What are the largest eruptions in the world?

It is difficult to estimate the relative size of eruptions, because every volcano is different from another, and the eruptions’ characteristics vary a lot. Some volcanoes throw out dense material while others eject less dense lavas and ashes; some volcanoes erupt very quickly whereas others erupt for years.

Explosive eruptions:
A scale created by Chris Newhall and Stephen Self in 1982 helps determine the relative explosiveness of volcanic eruptions: it is called the Volcanic Explosivity Index (VEI). Although the VEI does consider the total volume of material ejected, it does not consider the nature of this material (it neglects its density in particular).
The VEI depends on the overall volume of the eruption, its height, and how long it lasts. It is a logarithmic scale that ranges from 0 to 8: this means that a VEI 8 is ten times more powerful than a VEI 7, and hundred times more powerful than a VEI 6.

Examples of large explosive eruptions in recent history:
Pinatubo, 1991, VEI=6
Krakatoa, 1883, VEI=6
Tambora, 1815, VEI=7

Some of the largest explosive eruptions in Earth’s history:
Taupo, 24,500 years ago, VEI=8
Toba, 73,000 years ago, VEI=8
Whakamaru, 254,000 years ago, VEI=8
Yellowstone, 640,000 years ago, VEI=8

Other eruptions:
Some eruptive events cannot be classified using the VEI, because explosiveness is not their principal characteristic, or because they regroup in fact numerous eruptions on a very long period of time.
Traps, also called flood basalts, are the result of immense eruptions or series of eruptions that can last for several million years. The volcanic deposits of such eruptions are on a complete other scale than the ones of the explosive eruptions mentioned above.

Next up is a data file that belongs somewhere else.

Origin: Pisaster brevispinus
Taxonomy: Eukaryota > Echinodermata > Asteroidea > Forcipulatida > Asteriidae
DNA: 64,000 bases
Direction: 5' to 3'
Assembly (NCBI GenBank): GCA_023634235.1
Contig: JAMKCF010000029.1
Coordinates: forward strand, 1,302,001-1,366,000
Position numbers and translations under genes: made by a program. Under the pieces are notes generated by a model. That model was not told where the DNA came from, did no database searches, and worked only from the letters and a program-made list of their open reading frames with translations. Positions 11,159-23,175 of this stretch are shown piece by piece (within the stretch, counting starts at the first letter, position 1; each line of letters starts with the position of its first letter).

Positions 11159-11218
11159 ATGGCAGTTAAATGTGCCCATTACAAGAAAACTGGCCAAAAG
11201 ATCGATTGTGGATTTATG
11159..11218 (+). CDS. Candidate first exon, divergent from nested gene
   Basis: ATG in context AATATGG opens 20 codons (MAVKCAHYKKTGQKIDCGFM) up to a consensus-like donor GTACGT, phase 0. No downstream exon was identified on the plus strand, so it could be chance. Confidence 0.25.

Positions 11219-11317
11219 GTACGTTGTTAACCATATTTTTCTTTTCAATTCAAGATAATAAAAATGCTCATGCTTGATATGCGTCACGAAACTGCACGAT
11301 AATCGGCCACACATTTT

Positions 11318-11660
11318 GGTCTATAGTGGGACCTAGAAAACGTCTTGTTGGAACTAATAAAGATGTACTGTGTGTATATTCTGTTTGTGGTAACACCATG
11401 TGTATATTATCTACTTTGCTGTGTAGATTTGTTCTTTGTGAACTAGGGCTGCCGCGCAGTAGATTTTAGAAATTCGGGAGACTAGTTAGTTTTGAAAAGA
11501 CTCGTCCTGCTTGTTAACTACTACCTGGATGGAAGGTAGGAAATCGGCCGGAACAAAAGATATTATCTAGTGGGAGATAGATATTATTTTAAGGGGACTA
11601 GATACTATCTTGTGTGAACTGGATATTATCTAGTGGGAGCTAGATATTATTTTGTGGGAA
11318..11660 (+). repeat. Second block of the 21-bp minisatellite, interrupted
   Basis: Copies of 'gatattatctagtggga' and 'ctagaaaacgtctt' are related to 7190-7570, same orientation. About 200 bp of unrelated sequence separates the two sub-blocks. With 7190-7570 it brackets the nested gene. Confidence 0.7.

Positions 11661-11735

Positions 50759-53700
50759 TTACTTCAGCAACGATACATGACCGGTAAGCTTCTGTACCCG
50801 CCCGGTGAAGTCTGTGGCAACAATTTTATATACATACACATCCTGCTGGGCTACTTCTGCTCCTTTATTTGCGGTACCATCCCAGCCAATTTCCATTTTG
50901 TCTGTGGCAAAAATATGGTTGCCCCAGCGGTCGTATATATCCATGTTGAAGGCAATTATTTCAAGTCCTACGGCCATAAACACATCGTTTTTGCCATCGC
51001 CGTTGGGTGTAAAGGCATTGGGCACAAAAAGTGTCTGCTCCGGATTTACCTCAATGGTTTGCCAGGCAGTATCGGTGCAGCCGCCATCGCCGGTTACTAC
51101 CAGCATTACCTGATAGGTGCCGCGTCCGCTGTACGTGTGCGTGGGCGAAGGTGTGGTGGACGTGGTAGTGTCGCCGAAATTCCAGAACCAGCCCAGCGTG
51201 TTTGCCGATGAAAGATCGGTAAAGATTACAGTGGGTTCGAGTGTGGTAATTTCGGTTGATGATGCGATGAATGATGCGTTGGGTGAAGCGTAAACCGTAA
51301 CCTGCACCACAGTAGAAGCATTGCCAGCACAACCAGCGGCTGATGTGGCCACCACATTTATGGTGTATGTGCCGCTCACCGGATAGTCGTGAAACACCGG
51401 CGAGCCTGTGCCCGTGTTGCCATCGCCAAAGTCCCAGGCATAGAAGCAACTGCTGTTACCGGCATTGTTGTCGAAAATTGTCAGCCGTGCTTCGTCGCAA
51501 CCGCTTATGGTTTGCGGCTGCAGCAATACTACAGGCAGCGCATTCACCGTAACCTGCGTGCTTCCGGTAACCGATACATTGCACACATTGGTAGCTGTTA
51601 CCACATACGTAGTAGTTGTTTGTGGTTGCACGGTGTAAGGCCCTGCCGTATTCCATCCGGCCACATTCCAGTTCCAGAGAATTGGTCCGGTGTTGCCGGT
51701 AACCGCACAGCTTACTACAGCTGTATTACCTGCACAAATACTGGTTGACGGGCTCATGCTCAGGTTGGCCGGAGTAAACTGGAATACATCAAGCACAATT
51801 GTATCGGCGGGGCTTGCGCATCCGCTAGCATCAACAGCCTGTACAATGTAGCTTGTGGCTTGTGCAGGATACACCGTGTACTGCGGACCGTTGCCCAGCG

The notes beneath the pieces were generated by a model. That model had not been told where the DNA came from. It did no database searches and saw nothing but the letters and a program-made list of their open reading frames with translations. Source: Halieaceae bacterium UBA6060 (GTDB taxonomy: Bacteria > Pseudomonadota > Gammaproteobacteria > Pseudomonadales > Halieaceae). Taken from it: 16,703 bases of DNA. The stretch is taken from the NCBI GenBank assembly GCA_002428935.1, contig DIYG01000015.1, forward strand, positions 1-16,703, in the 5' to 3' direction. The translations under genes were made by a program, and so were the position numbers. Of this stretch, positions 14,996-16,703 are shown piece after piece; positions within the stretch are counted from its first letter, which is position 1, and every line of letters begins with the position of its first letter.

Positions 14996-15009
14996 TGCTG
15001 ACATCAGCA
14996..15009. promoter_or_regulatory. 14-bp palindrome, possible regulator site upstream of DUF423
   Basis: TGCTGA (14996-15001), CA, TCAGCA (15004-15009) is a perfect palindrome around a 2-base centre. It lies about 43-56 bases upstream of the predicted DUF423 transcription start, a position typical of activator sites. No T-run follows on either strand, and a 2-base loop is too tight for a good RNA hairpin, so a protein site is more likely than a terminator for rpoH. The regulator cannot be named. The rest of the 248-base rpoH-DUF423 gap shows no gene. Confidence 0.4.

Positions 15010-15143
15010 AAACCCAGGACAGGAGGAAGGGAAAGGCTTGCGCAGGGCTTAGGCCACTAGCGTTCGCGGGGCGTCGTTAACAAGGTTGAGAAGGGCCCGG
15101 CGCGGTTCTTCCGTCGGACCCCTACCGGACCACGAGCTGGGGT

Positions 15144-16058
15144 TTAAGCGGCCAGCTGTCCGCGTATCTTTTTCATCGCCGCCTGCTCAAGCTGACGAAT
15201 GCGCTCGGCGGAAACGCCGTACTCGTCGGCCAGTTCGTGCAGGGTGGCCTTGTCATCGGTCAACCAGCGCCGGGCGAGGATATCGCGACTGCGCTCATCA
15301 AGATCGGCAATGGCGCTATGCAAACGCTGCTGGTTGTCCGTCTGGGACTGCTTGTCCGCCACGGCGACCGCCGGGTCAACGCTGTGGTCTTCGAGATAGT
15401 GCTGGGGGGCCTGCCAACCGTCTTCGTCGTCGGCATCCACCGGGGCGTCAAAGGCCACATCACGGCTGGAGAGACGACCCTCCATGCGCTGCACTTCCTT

Some of the biggest eruptive events (Traps) in Earth’s history:
Deccan Traps, 60-68 Ma, Volume between 0.5 and 1.5 million km3
Kerguelen plateau, 112 Ma, Volume of 17 million km3
Ontong Java plateau, 120 Ma, Volume between 59 and 77 million km3

Comparison between traps and explosive eruptions:
A comparison between the Ontong Java Traps and the Toba caldera eruption is quite useful to appreciate the different scales of these two kinds of eruptive events.
The Ontong Java plateau is the result of a series of eruptions that lasted about five million years. The lower estimate for the volume of lava ejected during this event is around 50 millions km3. It covered a surface comparable to Alaska, about 1% of the surface of the Earth.

The Toba caldera eruption happened 73000 years ago. 2800 km3 of material were erupted, about 20,000 times less than the Ontong Java plateau. However, this explosive eruption was so instantaneous that it created a great disequilibrium in global climate. The average surface temperature of the globe dropped by at least 3˚C because of the ashes in the atmosphere. Such a climatic change in a short period is thought to be responsible for a bottleneck in human evolution: human population may have been reduced to a few thousand people only at that time.